Additionally, the college provides very helpful and friendly support for postgraduates with families and a step-by-step Family Guide that can provide assistance to you, your partner and your children and help to settle into Durham. If you are bringing in your little ones who are school age, you can contact the local council to apply for a place for them in schools and more information about school admissions can be found here.


The area map of Durham on the next page is indicative of the five main locations where student often choose to rent privately properties either through landlords or private student accommodations that are situated in different locations.

These areas are large in size and it is imperative that you do your research before zeroing in on your accommodation. Here are some tips that may come in handy:

  • Durham is a very small city with many rental properties within walking distance of the city centre, libraries and different departments. Some areas in or near the city centre are extremely popular with undergraduate students and this is reflected in the rental prices.
  • Travel time from your department is an extremely crucial factor while deciding where to live and to check veracity of the travel time, ensure that you take the full postcode of your property and check estimated travel time to and from your department, your choice of library through Google Maps. Beware of adverts that may give deceiving information.
  • Along with travel time, it may be useful to choose your mode of transport as well. Information about walking time, distance, bus schedules is easily accessible on the internet. Additionally, Durham Students’ Union also runs a night bus providing a safe and secure way for lone students to get home in the evening so that is an option worth checking out.
  • Make sure you find out the facilities and nearby amenities that will be available for you. Especially for areas that are further away from the city centre, ensure that your landlord/agency informs you about the nearest supermarkets, bus stations, cash points in addition to your own research.
  • If you are prepared to choose other areas in and around Durham, you may find that you can save a substantial amount on your weekly rent. Many postgraduate students who live in private accommodation choose this option.
  • While rented properties are often open for both undergraduate and postgraduate students in all areas of Durham, it may be worth noting that students often have different schedules, work load and contact hours with their departments. While the atmosphere of the house is not something you can choose beforehand, a lot of students prefer to have undergraduate or postgraduate flatmates only.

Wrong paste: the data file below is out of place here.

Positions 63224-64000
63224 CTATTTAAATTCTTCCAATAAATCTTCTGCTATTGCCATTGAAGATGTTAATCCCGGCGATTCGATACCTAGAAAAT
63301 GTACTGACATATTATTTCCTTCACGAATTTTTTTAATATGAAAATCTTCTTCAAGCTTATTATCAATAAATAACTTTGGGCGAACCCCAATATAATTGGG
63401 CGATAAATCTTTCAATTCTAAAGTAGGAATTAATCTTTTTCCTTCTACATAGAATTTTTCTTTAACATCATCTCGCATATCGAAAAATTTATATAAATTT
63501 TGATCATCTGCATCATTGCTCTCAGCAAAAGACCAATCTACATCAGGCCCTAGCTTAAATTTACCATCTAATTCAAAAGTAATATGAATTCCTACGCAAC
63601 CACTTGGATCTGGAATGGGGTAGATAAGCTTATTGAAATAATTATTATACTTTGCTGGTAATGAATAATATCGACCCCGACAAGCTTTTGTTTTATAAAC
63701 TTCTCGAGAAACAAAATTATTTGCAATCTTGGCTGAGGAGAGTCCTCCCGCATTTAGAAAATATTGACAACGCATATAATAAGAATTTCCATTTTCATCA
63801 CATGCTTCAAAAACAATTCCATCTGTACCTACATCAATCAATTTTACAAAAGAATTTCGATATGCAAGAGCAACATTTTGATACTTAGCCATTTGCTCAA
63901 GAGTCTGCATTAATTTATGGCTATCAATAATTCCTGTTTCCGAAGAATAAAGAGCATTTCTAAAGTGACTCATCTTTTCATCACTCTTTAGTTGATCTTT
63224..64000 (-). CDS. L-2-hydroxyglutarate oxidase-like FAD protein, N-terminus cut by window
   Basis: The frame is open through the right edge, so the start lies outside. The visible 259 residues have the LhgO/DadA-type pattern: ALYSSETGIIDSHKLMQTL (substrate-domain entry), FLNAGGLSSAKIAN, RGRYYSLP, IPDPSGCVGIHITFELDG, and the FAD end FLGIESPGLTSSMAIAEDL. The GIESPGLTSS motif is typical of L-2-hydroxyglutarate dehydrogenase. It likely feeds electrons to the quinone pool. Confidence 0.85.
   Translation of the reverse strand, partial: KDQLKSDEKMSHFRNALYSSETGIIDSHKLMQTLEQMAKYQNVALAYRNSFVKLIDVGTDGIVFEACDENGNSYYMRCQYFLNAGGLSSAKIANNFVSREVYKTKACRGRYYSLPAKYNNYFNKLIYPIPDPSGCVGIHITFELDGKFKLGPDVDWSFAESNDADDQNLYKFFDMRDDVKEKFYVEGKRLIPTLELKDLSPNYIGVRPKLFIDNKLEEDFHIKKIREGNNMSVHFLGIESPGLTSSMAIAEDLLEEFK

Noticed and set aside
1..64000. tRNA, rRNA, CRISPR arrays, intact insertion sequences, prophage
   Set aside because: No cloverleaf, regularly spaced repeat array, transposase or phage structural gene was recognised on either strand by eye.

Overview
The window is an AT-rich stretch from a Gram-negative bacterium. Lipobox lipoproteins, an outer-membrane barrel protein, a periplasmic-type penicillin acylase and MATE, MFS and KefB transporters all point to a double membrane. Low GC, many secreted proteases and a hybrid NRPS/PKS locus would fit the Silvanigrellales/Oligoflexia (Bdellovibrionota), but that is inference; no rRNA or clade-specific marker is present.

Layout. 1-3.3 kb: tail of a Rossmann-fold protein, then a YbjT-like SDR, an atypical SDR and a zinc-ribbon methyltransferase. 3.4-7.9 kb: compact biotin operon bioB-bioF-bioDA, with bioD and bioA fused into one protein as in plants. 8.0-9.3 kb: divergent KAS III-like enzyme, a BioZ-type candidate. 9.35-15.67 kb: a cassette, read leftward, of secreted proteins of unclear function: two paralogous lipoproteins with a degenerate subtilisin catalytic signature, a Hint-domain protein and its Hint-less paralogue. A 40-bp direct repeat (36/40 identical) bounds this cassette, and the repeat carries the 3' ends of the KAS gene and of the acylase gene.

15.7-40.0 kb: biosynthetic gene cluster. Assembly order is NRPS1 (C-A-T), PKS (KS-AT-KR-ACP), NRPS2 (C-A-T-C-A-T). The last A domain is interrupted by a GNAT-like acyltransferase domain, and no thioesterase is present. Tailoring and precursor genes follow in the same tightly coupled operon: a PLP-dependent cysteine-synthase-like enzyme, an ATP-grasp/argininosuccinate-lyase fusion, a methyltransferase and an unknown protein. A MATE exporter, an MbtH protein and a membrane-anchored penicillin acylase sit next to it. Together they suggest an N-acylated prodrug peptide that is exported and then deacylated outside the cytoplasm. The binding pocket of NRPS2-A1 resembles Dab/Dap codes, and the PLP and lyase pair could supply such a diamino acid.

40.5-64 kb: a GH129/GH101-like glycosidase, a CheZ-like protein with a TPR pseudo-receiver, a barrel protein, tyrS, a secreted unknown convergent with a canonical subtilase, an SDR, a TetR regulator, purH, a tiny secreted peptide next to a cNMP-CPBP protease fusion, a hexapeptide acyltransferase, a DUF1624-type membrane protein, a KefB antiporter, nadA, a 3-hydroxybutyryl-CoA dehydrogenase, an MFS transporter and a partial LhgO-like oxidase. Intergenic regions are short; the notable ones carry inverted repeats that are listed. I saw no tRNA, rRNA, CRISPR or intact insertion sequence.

• As a University, we aim to provide equal opportunities to all businesses and landlords thus we cannot advertise specific properties that are available for accommodation needs. However, available properties and room vacancies are advertised heavily on social media pages, groups and websites such as StuRents, Spareroom, etc.
  • Durham also has several estate agents that are reviewed regularly by students and help students look for viable options based on their needs, convenience and budgets.
  • While looking for available properties, it is imperative to note that most of the properties that are closer to the city centre are rented out on a per-room basis and can be very expensive if you are considering living with a family in one house. In such a scenario, we suggest you contact landlords/agents and try to negotiate a price for renting the whole house. 


  • Often, international students are confused over their rights in the UK. Rest assured – if you have a right to live in the UK, you are entitled to the right to rent in the UK. Thus, your student visa gives you the right to rent property in the UK.
  • Further, landlords are obligated to check that all the adults living in their properties in fact have the right to live in the UK and therefore, the ‘Right to Rent’. Thus, your landlord may ask for your IDs and other such documents for their records once initial negotiations are completed.


  • For almost all types of accommodations, you will be asked to sign a 12-month fixed term contract. It is very important for you to check that you are happy with all of its terms because there is no automatic right that can help you with ending these types of contracts earlier than the stipulated time.
  • It is typical for under-graduates to sign a joint tenancy agreement wherein all tenants have a shared responsibility in terms of rent, up-keep of the property, etc. For post-graduates, it is more likely that a single contract comes your way which means that you are only responsible for your own rent.